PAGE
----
South Africa's carbon tax matters for the economy and tackling climate change

phys.org | 5/27/2019 | Staff
moni (Posted by) Level 3
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Carbon tax is likely to be an effective way of mitigating greenhouse gas emissions, which lead to climate change and have negative consequences for human life. But the carbon tax that's been introduced in South Africa could cost jobs, unless people acquire skills that can be used in sectors that are not carbon-intensive.

Despite the fact that there will be winners and losers, overall, the tax should benefit South Africans.

Greenhouse - Gas - Emissions - Activities - Carbon

Greenhouse gas emissions mainly from human activities such as carbon dioxide trap heat in the atmosphere, resulting in increased global temperatures and, in turn, unpredictable weather patterns. These changes—simply referred to as climate change—have led to devastating outcomes such as severe drought, heatwaves, flooding and wildfires.

Climate change also affects agriculture, water resources, human health, infrastructure, ecosystems and energy. In 2015 United Nations member countries agreed in the Paris Agreement to move faster towards a low-carbon future.

Measures - Climate - Change - South - Africa

As one of the first measures to combat climate change, South Africa recently introduced a carbon tax. It's the only African country and one of only 57 globally to have done so.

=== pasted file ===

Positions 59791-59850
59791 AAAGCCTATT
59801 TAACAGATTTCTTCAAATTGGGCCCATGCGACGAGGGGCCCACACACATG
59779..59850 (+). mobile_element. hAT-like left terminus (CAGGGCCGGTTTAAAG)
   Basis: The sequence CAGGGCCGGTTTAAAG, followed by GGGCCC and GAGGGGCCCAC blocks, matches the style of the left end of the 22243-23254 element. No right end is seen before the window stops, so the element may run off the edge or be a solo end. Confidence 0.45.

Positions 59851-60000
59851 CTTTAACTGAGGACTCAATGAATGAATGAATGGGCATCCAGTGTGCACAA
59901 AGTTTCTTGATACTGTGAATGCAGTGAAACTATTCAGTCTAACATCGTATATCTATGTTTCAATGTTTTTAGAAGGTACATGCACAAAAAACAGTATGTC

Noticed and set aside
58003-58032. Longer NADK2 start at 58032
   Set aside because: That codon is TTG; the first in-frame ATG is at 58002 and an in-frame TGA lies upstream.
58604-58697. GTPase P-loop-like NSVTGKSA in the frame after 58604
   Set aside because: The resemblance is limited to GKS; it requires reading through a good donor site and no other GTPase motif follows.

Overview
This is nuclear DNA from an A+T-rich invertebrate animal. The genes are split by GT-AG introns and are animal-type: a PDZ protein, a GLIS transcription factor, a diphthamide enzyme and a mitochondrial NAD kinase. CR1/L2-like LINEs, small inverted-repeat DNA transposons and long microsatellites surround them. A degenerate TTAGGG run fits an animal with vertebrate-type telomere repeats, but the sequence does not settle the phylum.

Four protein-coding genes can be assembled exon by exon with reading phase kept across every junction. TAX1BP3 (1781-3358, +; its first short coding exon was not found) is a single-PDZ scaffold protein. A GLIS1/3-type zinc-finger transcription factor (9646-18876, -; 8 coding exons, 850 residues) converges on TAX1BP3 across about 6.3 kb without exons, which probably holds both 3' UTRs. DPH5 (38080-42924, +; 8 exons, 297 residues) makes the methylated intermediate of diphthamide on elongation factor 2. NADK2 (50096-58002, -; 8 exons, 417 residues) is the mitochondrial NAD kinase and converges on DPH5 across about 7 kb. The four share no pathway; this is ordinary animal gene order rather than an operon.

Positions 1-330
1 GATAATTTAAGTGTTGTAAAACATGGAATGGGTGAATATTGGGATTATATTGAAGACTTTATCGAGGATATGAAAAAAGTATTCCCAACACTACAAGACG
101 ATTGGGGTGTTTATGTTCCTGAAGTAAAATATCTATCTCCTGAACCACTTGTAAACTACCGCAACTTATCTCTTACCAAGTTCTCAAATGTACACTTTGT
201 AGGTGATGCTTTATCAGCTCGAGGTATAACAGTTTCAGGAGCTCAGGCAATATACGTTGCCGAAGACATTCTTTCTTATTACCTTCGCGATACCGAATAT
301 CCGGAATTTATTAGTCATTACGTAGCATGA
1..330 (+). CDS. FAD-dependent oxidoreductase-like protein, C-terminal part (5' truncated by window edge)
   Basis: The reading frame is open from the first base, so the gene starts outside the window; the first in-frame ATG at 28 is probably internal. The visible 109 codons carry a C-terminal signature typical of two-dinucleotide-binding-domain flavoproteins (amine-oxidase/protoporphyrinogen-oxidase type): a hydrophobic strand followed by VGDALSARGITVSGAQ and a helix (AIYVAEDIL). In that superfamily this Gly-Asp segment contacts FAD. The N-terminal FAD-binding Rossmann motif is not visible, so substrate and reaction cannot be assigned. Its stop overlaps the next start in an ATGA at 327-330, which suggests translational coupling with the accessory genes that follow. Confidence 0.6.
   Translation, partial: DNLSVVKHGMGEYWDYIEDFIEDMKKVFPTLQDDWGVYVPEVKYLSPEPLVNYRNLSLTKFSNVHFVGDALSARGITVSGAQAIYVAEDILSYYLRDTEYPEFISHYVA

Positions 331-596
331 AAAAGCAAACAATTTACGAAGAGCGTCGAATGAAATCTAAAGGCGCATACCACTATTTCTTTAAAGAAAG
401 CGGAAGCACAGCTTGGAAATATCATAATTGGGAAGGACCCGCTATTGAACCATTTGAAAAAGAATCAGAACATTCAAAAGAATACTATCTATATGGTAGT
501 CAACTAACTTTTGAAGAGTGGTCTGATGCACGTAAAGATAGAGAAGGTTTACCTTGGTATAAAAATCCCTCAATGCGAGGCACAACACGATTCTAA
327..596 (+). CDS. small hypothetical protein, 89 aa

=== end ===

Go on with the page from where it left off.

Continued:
The carbon tax is a tax on energy as most of South Africa's carbon emissions are from energy generation and the industrial use of energy. As much as 80 percent of South Africa's primary energy is powered by coal.

Article - Carbon - Tax - Emissions - Percent

In a recently published article we showed that the carbon tax should reduce emissions by 33 percent relative to the baseline by 2035.

But the tax could lead to a welfare loss by reducing disposable incomes of consumers by about R100 billion over a 20 year period. Workers in carbon-intensive sectors are at particular risk of losing their jobs.

Sectors - Fossil-fuel - Energy - Transport - Iron

Sectors that are closely tied to fossil-fuel based energy will be worst affected. They include transport, iron and steel, and coal-generated electricity. Their output will decline relative to a business-as-usual baseline.

But...
(Excerpt) Read more at: phys.org
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